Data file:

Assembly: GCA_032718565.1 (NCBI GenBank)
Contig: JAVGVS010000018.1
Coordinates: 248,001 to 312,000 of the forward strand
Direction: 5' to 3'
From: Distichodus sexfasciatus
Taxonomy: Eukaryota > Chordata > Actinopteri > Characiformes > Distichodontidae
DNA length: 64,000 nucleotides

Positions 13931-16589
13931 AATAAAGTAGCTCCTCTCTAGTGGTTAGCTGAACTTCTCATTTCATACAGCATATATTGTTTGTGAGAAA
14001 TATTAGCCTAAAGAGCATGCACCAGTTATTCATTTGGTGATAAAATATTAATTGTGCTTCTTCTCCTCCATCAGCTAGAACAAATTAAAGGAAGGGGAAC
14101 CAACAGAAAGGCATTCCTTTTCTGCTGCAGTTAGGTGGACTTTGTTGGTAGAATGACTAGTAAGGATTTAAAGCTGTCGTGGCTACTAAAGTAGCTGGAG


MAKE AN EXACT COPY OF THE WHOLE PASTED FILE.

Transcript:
Assembly: GCA_032718565.1 (NCBI GenBank)
Contig: JAVGVS010000018.1
Coordinates: 248,001 to 312,000 of the forward strand
Direction: 5' to 3'
From: Distichodus sexfasciatus
Taxonomy: Eukaryota > Chordata > Actinopteri > Characiformes > Distichodontidae
DNA length: 64,000 nucleotides

Positions 13931-16589
13931 AATAAAGTAGCTCCTCTCTAGTGGTTAGCTGAACTTCTCATTTCATACAGCATATATTGTTTGTGAGAAA
14001 TATTAGCCTAAAGAGCATGCACCAGTTATTCATTTGGTGATAAAATATTAATTGTGCTTCTTCTCCTCCATCAGCTAGAACAAATTAAAGGAAGGGGAAC
14101 CAACAGAAAGGCATTCCTTTTCTGCTGCAGTTAGGTGGACTTTGTTGGTAGAATGACTAGTAAGGATTTAAAGCTGTCGTGGCTACTAAAGTAGCTGGAG